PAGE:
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Central came into its own in 1967 when they gave Eastern a "taste of their own medicine' by beating them convincingly 32-6. This was the decider of the Sports Trust Cup and there was a huge Eastern contingent which went away disillusioned as Eastern did not even look like crossing the Central line.
It was the Central forwards, which led by Hec Mitchell, who played a stupendous game at prop, and was well supported by hooker, John Kincaid who took two tight-heads off Bill Stewart of Eastern.
Dave Saunders, Rutledge and John Hall for Central outplayed their opposites Colin McDonald, Cliff Cochran and Russell Dyet with Rutledge having an exceptional game after coming back from injury.
His all round play was outstanding, but in particular at the back of the lineouts where he dominated.
His understanding with John Patterson at half-back was bang on. The Central forwards were domineering at set play and not only won 90 percent of the rucks and mauls but drove the Eastern forwards back time and time again.
Eastern's defence was oppressed by Patterson and his flankers and their backs were starved of any ball.
Because of the easy ride, given to him by his forwards, John Ellis was able to make a feast of the great ball he received and consequently dictated the game.
Central full-back Ross Mangles played a great positional game with long ranging kicks driving Eastern back time and time again. Mangles used his pace on attack and in particular joining in the backline which more often than not made an overlap for his wingers, Forrester Norman and Leo Boyle.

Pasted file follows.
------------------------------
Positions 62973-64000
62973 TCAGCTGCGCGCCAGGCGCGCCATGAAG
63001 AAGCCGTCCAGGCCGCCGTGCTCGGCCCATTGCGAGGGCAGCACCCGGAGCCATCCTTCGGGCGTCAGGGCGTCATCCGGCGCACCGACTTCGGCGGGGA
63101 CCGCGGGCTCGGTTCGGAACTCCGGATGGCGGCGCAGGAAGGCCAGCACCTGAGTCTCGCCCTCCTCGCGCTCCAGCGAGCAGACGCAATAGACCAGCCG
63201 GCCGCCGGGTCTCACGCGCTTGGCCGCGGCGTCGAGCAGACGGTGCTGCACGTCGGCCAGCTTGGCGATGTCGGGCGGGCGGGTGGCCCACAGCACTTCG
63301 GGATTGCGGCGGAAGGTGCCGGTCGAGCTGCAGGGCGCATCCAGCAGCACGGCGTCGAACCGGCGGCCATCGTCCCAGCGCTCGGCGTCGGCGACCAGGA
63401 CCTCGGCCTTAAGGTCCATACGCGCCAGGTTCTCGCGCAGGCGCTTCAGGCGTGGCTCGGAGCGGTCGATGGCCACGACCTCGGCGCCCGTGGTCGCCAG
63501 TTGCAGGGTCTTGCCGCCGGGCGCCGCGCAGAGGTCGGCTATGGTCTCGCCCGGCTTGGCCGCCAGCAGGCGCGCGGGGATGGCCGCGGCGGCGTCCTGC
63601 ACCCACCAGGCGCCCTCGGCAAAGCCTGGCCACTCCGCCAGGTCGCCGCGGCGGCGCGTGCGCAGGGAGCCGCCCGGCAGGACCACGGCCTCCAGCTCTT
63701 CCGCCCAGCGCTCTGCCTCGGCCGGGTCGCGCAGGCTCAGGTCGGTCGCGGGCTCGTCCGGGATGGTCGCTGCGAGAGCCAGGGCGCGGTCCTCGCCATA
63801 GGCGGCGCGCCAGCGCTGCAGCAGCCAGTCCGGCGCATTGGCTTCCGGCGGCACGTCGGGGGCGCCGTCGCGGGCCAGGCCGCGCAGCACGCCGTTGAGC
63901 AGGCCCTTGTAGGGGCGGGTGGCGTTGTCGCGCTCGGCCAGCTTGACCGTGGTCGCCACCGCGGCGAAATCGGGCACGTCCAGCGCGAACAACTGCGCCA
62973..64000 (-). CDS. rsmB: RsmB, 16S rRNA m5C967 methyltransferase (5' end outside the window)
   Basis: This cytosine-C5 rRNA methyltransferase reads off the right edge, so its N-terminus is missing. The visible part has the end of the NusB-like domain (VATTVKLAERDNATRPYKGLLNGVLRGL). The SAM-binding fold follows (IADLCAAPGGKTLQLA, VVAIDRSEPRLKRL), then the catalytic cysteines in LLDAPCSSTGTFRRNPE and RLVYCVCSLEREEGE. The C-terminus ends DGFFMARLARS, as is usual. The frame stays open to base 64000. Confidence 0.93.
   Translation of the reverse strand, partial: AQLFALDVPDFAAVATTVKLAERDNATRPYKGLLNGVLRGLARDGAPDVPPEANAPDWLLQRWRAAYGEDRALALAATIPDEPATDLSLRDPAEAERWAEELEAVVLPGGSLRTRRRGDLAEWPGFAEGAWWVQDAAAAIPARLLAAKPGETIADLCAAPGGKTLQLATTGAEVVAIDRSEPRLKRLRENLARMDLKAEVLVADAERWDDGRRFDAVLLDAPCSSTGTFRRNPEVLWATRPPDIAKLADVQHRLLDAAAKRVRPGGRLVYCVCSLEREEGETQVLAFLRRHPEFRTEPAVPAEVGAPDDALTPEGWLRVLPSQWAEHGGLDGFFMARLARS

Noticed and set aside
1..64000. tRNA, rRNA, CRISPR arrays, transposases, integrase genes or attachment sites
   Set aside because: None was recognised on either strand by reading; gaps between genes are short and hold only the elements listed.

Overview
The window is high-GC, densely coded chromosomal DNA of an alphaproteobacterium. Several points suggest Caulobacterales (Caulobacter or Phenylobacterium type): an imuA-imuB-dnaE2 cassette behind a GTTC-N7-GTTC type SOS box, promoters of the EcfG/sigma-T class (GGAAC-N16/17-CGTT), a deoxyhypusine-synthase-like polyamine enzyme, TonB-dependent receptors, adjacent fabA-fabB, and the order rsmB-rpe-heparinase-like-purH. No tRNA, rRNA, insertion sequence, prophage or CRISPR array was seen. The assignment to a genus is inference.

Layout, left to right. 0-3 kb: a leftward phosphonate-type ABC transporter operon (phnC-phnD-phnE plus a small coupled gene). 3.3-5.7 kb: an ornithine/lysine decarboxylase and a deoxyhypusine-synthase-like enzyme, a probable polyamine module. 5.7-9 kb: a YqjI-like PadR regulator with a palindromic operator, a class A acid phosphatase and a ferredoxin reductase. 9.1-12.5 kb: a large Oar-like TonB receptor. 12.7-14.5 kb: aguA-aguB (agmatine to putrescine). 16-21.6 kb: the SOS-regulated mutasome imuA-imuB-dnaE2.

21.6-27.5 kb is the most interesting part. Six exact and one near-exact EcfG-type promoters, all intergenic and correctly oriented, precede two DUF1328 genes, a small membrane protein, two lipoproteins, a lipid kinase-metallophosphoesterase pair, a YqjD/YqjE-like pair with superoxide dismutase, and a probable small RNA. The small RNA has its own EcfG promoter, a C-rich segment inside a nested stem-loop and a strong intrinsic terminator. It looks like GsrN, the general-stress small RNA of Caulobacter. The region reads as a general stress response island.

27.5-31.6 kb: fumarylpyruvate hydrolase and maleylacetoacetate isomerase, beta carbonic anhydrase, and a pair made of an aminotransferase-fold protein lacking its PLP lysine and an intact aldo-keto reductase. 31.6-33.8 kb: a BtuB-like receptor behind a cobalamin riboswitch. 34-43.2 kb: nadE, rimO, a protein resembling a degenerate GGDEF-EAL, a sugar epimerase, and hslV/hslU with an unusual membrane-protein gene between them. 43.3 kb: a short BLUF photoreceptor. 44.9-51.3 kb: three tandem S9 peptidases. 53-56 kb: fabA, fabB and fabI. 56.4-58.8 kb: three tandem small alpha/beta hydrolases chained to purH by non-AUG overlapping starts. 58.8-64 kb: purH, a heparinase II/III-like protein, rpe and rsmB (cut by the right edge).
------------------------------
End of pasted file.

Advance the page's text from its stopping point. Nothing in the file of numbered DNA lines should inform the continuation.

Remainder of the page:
Kevin Munro and Graham Spittle in the mid-field for Central fed off the great ball they got from Patterson and Ellis.
Murray Mitchell of Eastern was the best of his backs and shimmed past Boyle once, and a try looked eminent but failed due to poor passing.
To try and combat the Central attacking, Eastern put Graham McKinnell at first five-eight, where he grew with confidence, and him along with Neville Broderick gave Eastern a bit of hope.
Donald Hay at lock, worked hard all day, along with his prop, John Agnew.
Although Eastern had five injuries during the course of the game, it did not add to their demise, but did slow them down on occasions until they got another combination going.
Reference: Eastern Trounced by Central. The Southland Times August 1967
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